Piper Plays: Smart Plays for Young Actors
nytheatre.com q&a preview by Marielle Duke
June 5, 2013
What is your job on this show?
What is your show about?
The Piper Plays Festival features 10 new one act plays that showcase smart roles for young actors.
What do you do when you’re not working on a play?
I somehow lucked out into a life where I am pretty constantly working on theater in some form. During the day, I work on developing theater residencies for kids from anywhere from three to twenty years old and bringing them into schools. So my work is a lot of playing games, making a fool of myself with kids (in the best way possible) and devising new theater pieces. I've also done a lot of work in the past few years working with and teaching theater artists and educators across the country ways to make theater more accessible for populations with Autism, both in schools and at the theater.
Complete this sentence: My show is the only one opening in NYC this spring that...?
Features a young girl getting a new super power? Features a contingency plan for a gerbil-zombie Apocalypse? But really, I think it's one of the few, if only, places for really promising young actors to get an opportunity to work on challenging pieces alongside adult actors. Having popped into a few of the other directors' rehearsals this year and having worked on the festival in the past, one of the neatest things about it is the bond that forms across the generations of theater artists. Actors that have been doing this for 10, 20 years end up mentoring (sometimes without even realizing it) these young actors who, for some, have never even been on a real stage before. It's amazing to watch and I think those relationships definitely come across in the performances.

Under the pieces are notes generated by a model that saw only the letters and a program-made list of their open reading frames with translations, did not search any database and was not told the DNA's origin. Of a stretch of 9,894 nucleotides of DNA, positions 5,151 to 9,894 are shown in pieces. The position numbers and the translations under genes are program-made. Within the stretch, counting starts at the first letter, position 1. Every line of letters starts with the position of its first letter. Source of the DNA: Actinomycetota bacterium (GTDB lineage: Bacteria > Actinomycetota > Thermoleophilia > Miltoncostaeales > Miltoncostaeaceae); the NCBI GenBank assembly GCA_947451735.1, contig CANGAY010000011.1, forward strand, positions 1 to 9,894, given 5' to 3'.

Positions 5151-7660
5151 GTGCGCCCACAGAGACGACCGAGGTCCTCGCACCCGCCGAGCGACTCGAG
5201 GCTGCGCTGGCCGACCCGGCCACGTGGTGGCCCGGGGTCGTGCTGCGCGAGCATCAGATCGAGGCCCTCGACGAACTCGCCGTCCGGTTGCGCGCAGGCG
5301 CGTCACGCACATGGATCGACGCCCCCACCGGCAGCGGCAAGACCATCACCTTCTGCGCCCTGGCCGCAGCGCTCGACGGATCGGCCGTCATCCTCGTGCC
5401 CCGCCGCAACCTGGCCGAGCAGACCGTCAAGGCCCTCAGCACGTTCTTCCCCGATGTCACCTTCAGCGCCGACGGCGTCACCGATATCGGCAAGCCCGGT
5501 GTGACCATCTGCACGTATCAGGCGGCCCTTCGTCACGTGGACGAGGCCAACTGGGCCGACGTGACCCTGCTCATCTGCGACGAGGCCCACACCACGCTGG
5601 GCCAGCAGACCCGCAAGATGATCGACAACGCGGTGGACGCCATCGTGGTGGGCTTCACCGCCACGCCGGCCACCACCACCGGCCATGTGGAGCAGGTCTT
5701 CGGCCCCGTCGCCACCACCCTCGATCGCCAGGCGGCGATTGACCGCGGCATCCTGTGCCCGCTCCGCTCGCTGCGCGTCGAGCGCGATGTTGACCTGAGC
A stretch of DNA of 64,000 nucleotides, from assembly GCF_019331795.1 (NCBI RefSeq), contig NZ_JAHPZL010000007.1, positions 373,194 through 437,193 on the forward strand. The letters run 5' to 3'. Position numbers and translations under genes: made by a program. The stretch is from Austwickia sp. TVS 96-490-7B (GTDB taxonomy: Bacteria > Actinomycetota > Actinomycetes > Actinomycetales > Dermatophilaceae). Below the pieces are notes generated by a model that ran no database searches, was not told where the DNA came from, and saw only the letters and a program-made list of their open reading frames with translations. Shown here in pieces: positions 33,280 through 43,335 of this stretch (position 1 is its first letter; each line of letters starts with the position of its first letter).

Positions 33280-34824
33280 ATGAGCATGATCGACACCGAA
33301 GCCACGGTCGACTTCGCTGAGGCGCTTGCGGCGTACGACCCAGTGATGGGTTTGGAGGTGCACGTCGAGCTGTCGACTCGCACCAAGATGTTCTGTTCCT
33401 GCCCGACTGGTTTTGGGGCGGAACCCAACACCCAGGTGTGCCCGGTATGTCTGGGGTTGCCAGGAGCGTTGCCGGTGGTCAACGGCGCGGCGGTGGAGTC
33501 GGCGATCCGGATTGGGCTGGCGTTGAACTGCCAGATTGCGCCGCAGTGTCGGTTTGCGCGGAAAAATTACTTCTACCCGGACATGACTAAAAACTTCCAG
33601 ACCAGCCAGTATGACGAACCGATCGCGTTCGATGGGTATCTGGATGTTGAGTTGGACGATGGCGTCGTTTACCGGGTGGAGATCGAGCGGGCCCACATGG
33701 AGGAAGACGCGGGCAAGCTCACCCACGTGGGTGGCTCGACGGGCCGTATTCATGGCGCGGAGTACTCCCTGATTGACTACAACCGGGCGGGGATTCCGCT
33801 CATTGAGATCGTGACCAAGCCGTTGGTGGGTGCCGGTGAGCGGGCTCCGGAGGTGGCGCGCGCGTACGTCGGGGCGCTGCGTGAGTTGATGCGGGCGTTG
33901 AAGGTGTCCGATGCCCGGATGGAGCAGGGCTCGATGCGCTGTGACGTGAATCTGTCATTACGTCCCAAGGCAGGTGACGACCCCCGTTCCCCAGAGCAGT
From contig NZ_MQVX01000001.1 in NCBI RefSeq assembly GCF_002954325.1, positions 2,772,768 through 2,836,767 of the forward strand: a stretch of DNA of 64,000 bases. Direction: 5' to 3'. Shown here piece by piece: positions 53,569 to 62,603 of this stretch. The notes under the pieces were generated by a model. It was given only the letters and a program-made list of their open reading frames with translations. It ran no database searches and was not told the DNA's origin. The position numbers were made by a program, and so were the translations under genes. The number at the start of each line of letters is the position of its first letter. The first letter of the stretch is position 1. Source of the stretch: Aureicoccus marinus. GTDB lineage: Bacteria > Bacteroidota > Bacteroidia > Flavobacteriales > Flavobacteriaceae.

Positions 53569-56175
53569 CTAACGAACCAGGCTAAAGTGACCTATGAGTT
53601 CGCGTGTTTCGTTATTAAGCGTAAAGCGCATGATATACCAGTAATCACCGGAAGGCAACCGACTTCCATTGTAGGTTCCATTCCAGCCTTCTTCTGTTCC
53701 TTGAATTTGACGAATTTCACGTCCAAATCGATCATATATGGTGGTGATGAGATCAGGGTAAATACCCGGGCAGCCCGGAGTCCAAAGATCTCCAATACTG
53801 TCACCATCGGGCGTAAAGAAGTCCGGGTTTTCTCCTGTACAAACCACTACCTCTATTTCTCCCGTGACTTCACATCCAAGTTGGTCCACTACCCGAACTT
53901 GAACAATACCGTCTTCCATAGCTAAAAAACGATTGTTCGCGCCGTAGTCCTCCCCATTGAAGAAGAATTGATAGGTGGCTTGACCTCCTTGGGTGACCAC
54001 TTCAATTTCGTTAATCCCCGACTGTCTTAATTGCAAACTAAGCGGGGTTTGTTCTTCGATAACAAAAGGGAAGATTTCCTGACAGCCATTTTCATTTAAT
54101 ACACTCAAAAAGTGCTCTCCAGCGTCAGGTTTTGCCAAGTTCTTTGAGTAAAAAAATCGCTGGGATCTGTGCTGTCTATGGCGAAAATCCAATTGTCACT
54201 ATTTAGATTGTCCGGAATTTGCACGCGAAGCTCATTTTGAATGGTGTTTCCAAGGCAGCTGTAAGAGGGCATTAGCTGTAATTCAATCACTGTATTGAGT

Is there a particular moment in this show that you really love or look forward to? Without giving away surprises, what happens in that moment and why does it jazz you?
One of the pieces I am directing, "The Best Secret Santa Present Ever In The History Of Peckinpaw High School"by Ira Gammerman, centers around two best friends as they navigate school, growing up, and talking to girls. And, not to give anything away, there's a moment where their relationship shifts and the power completely changes.In this moment,one of the boys (Sammy, played by Ari Kotler) delivers a monologue that, in rehearsal, was one of the most vulnerable, honest, and heartbreaking moments I have ever witnessed from an actor. And I think each of these plays has that moment. A moment when a young actor takes such a risk, makes such a choice, that the audience will get realize just how rare and special a talent they are. These are young performers that just understand acting on an intrinsic level.
Which mythical character would like your show the best: Cyclops, Cupid, Paul Bunyan or the Easter Bunny?
Oh, the Easter Bunny would definitely love this show. Not only that, he'd probably try to jump onstage and join in on the adventure. These plays, while they all have intelligence and heart,never forget that they are a bit silly and a lot of fun.
If you had ten million dollars that you had to spend on theatrical endeavors, how would you use the money?
Part of that would of course be keeping this festival running over the next few years. Piper Theater Productions has truly provided a home to these young actors, both through this festival and their summer educational programming and I want to see that continue. Beyond that, I would set aside a large chunk to bring more theater programs into schools and group homes for individuals with disabilities and create funding for more theatrical outreach to this population. I think this is a population that benefits so immensely from seeing and participating in theater and yet is so often neglected from it and I want to see that change.